09 Oct Patients with ILC Mets Needed to Advance Research
Patients with Metastatic Lobular Breast Cancer (cancer has spread beyond the breast to other parts of the body) have a unique opportunity to advance critical research by participating in the Metastatic Breast Cancer Project’s ILC effort.
How to join the Metastatic Breast Cancer Project and Identify Yourself as a Patient with ILC
If you have ALREADY SIGNED UP for the MBCproject:
- Email firstname.lastname@example.org with the subject line “Lobular”.
- In the body of the email, write “I am already signed up for the MBCproject and would like to identify myself as a patient with lobular breast cancer.”
If you have NOT previously signed up for the MBCproject:
- Visit mbcproject.org and click “count me in” on the top right to sign up.
- In survey question # 11. “Tell us anything else you would like to about yourself or your cancer” enter “lobular” into the free text field.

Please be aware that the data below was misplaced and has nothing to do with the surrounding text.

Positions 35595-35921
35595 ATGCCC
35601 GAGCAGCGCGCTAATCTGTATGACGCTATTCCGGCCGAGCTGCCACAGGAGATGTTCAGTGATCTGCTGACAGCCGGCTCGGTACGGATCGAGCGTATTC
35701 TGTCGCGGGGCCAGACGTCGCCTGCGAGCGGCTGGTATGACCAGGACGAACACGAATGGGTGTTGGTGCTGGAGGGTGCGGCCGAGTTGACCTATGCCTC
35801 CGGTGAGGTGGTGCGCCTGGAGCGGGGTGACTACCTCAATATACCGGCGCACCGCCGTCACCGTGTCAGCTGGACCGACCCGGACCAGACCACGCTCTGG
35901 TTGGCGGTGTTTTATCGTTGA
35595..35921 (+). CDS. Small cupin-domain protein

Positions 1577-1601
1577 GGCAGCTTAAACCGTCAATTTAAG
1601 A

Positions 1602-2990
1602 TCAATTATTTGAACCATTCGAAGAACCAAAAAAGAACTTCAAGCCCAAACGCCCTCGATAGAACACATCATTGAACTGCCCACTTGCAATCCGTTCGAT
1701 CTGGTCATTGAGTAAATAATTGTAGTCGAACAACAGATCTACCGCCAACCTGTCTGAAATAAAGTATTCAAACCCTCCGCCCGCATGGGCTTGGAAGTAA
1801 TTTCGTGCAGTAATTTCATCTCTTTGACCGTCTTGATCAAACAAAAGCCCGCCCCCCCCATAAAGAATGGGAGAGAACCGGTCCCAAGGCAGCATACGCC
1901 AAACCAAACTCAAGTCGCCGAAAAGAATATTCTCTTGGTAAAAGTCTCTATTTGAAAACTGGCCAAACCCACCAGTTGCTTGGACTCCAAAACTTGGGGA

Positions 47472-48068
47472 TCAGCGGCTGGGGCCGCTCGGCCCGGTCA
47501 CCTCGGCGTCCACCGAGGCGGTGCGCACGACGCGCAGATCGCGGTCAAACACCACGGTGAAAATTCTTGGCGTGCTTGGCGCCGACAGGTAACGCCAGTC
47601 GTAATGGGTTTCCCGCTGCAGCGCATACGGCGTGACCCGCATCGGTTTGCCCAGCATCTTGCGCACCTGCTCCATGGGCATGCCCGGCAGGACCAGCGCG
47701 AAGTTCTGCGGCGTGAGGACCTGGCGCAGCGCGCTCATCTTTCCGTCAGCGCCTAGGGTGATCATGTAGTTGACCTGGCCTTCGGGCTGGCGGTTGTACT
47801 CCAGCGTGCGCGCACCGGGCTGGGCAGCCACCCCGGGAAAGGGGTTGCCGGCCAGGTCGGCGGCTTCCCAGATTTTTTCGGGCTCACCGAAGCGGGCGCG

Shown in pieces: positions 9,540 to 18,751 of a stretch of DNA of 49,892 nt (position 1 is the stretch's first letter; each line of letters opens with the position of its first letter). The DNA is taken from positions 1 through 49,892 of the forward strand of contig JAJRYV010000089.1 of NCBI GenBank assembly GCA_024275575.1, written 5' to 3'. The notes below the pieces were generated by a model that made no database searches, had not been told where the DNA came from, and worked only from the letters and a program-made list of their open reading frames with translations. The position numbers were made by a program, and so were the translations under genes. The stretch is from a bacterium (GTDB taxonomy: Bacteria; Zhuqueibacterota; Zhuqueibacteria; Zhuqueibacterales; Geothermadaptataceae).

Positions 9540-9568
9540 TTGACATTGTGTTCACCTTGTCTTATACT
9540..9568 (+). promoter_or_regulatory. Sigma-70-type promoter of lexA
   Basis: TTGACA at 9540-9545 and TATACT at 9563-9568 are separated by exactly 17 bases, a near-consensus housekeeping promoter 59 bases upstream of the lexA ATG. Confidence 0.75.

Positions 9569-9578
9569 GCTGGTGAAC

Patients who sign up for the the MBCproject can help researchers understand ILC’s unique metastatic patterns and behaviors which may lead to breakthroughs in understanding lobular metastatic disease. This project is only for patients with Metastatic Breast Cancer (also known as Stage 4).
The Lobular Breast Cancer Alliance is pleased to partner with the Metastatic Breast Cancer Project. Our goal is to link patients with metastatic ILC who want to learn how to voluntarily contribute their tumor tissue samples with quality research. This partnership aims to fill an important gap that hinders research of metastatic lobular breast cancer so we can advance treatments faster.
What is the Metastatic Breast Cancer Project?
The MBCproject is a nationwide movement of patients, doctors, and scientists working with metastatic breast cancer patients and advocacy organizations. Metastatic breast cancer patients participate by sharing their tumor samples, their medical information, and their voice. The goal is to work together to speed the development of future therapies.
The Metastatic Breast Cancer Project is led by a team at the Broad Institute of MIT and Harvard. The project shares de-identified genomic, clinical, and patient-reported data publicly to enable as many research scientists as possible to make discoveries in order to accelerate understanding of this disease.
The Metastatic Breast Cancer Project is not managed by LBCA.